Researchers have successfully used monoclonal antibodies to protect animal models from Candida infections for the first time, demonstrating their potential for treating this fungal disease.
Collaborative research efforts with scientists from Janssen, the Scripps Research Institute, the University of Hong Kong, the University of Pennsylvania and more has led to success in creating a promising novel long-lasting llama-derived antibody therapy for influenza.
A pioneering treatment, an antibody termed PRN100, is to be given to a patient with sporadic Creutzfeldt-Jakob disease for the first time.
A recent study carried out by researchers from the University of Zurich and University Hospital Zurich has discovered that the production of broad acting antibodies is dependent on the genome of the virus.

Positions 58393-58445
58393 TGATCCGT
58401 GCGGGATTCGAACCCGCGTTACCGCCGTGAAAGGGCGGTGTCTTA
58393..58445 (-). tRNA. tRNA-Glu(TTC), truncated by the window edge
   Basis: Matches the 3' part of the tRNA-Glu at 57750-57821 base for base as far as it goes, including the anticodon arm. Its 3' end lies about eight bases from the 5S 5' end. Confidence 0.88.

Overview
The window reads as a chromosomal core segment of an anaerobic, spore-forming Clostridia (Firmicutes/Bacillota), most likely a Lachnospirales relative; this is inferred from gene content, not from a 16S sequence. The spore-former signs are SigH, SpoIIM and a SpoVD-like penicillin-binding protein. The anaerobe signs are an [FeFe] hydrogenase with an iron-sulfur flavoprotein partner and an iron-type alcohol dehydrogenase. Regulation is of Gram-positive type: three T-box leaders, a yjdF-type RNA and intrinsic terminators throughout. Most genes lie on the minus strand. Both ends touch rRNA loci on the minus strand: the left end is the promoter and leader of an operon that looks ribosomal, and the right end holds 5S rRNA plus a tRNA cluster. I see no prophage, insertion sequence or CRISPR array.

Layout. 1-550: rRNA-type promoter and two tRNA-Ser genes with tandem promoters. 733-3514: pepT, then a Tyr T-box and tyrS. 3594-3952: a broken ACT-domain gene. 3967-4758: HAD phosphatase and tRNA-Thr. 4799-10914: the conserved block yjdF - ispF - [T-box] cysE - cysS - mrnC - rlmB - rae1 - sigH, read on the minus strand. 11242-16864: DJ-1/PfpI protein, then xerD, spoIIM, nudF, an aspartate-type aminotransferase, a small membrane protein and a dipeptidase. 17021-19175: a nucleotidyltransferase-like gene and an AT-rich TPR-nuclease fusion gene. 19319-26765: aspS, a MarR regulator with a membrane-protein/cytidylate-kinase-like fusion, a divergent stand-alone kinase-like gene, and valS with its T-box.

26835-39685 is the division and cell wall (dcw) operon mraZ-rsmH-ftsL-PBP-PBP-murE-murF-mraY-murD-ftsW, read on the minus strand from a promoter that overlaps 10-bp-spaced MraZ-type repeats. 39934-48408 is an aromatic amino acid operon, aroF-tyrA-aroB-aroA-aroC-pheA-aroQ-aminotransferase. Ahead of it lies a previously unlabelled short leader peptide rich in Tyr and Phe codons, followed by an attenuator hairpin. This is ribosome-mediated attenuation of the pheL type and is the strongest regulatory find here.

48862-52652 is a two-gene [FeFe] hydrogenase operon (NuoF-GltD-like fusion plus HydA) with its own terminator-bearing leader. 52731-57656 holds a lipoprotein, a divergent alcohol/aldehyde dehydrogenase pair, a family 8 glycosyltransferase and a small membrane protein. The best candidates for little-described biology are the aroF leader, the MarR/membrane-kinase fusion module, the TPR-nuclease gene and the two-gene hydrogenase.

Small-molecule compounds designed to tag the cell surface of Gram-negative bacteria and trigger an immunological response have shown promise.
Two genetically-modified broadly-neutralizing antibodies have been demonstrated to elicit long-term protection against an HIV-like virus in rhesus macaques, with a Phase I clinical trial now underway.
A new study has revealed that serum IgA antibodies deliver a protective barrier against polymicrobial sepsis in mice, providing us with a further understanding of its role in host protection.
Learn more about the top news stories of the week in our round-up, including new guidance for drug-resistant infections and a Phase I trials for a MERS treatment.
In this World AIDS Day interview we speak to Richard Koup, who was recently an author on a study reporting a trispecific antibody able to target 99% of HIV strains.
Researchers have designed potent peptide fusion inhibitors that can neutralize a broad range of influenza viruses and could present a promising avenue for future therapeutics.